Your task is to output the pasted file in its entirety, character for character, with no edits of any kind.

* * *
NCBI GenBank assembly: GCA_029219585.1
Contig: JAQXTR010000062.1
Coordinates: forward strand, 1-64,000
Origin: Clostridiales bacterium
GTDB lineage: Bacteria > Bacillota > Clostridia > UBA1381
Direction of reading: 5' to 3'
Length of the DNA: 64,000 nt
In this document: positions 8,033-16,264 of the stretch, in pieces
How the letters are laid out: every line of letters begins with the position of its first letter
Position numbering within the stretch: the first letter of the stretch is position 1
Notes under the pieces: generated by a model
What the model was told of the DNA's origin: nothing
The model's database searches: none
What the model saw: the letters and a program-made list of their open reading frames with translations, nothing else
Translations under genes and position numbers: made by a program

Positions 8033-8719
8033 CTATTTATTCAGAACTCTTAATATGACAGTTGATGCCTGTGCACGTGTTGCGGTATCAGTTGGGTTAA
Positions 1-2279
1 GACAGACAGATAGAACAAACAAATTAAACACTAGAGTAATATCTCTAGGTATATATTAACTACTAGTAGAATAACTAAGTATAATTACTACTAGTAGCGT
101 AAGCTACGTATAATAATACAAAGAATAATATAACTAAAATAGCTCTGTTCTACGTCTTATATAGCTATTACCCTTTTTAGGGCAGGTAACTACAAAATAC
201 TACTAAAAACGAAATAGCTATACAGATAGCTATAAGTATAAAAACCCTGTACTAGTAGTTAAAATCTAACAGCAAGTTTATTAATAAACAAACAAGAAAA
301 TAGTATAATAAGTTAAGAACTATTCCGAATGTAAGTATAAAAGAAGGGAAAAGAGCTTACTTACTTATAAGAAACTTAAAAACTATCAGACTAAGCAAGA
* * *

NCBI GenBank assembly: GCA_029219585.1
Contig: JAQXTR010000062.1
Coordinates: forward strand, 1-64,000
Origin: Clostridiales bacterium
GTDB lineage: Bacteria > Bacillota > Clostridia > UBA1381
Direction of reading: 5' to 3'
Length of the DNA: 64,000 nt
In this document: positions 8,033-16,264 of the stretch, in pieces
How the letters are laid out: every line of letters begins with the position of its first letter
Position numbering within the stretch: the first letter of the stretch is position 1
Notes under the pieces: generated by a model
What the model was told of the DNA's origin: nothing
The model's database searches: none
What the model saw: the letters and a program-made list of their open reading frames with translations, nothing else
Translations under genes and position numbers: made by a program

Positions 8033-8719
8033 CTATTTATTCAGAACTCTTAATATGACAGTTGATGCCTGTGCACGTGTTGCGGTATCAGTTGGGTTAA
Positions 1-2279
1 GACAGACAGATAGAACAAACAAATTAAACACTAGAGTAATATCTCTAGGTATATATTAACTACTAGTAGAATAACTAAGTATAATTACTACTAGTAGCGT
101 AAGCTACGTATAATAATACAAAGAATAATATAACTAAAATAGCTCTGTTCTACGTCTTATATAGCTATTACCCTTTTTAGGGCAGGTAACTACAAAATAC
201 TACTAAAAACGAAATAGCTATACAGATAGCTATAAGTATAAAAACCCTGTACTAGTAGTTAAAATCTAACAGCAAGTTTATTAATAAACAAACAAGAAAA
301 TAGTATAATAAGTTAAGAACTATTCCGAATGTAAGTATAAAAGAAGGGAAAAGAGCTTACTTACTTATAAGAAACTTAAAAACTATCAGACTAAGCAAGA